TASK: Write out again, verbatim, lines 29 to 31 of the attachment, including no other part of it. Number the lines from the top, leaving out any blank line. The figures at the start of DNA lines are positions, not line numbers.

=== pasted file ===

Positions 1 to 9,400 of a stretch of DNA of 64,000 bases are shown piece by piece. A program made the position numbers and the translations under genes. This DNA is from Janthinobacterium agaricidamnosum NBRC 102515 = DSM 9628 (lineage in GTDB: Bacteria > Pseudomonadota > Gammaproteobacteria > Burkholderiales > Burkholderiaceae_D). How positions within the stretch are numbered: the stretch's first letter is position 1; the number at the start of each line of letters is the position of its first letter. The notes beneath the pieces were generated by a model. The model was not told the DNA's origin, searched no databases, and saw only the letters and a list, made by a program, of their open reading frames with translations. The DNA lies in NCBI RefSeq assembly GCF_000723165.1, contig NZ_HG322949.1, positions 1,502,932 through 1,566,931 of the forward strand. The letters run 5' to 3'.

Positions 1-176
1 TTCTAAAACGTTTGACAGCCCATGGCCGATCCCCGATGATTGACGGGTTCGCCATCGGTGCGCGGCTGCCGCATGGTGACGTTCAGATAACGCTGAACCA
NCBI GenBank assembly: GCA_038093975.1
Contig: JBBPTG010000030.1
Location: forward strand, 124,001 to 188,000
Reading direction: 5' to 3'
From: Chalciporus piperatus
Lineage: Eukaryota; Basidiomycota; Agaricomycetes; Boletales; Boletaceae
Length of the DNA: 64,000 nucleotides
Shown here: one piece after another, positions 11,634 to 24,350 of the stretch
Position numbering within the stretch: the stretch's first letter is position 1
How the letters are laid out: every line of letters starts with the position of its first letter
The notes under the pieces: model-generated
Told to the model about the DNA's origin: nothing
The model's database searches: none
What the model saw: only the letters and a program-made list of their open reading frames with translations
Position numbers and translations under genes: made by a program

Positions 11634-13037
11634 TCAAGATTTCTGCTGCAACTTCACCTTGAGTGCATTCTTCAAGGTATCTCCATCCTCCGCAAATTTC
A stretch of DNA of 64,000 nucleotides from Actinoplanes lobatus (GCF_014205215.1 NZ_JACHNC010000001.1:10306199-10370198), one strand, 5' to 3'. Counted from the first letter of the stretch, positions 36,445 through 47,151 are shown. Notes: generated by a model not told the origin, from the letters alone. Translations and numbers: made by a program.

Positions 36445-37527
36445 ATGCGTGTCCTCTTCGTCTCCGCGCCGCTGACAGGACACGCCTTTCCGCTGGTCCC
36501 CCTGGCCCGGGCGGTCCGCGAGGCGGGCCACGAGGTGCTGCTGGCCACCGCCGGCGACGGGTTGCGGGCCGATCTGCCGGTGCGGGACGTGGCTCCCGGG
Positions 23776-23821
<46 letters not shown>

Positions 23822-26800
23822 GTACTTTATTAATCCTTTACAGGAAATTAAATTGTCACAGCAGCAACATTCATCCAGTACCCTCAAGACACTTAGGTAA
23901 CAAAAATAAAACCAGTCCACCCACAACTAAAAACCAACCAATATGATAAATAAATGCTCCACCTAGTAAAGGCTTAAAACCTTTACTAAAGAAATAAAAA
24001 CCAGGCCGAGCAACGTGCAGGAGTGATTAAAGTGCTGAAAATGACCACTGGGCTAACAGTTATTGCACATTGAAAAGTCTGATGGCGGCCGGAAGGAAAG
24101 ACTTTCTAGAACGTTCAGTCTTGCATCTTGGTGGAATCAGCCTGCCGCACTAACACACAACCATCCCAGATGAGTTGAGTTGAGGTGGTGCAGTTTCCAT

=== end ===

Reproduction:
23901 CAAAAATAAAACCAGTCCACCCACAACTAAAAACCAACCAATATGATAAATAAATGCTCCACCTAGTAAAGGCTTAAAACCTTTACTAAAGAAATAAAAA
24001 CCAGGCCGAGCAACGTGCAGGAGTGATTAAAGTGCTGAAAATGACCACTGGGCTAACAGTTATTGCACATTGAAAAGTCTGATGGCGGCCGGAAGGAAAG
24101 ACTTTCTAGAACGTTCAGTCTTGCATCTTGGTGGAATCAGCCTGCCGCACTAACACACAACCATCCCAGATGAGTTGAGTTGAGGTGGTGCAGTTTCCAT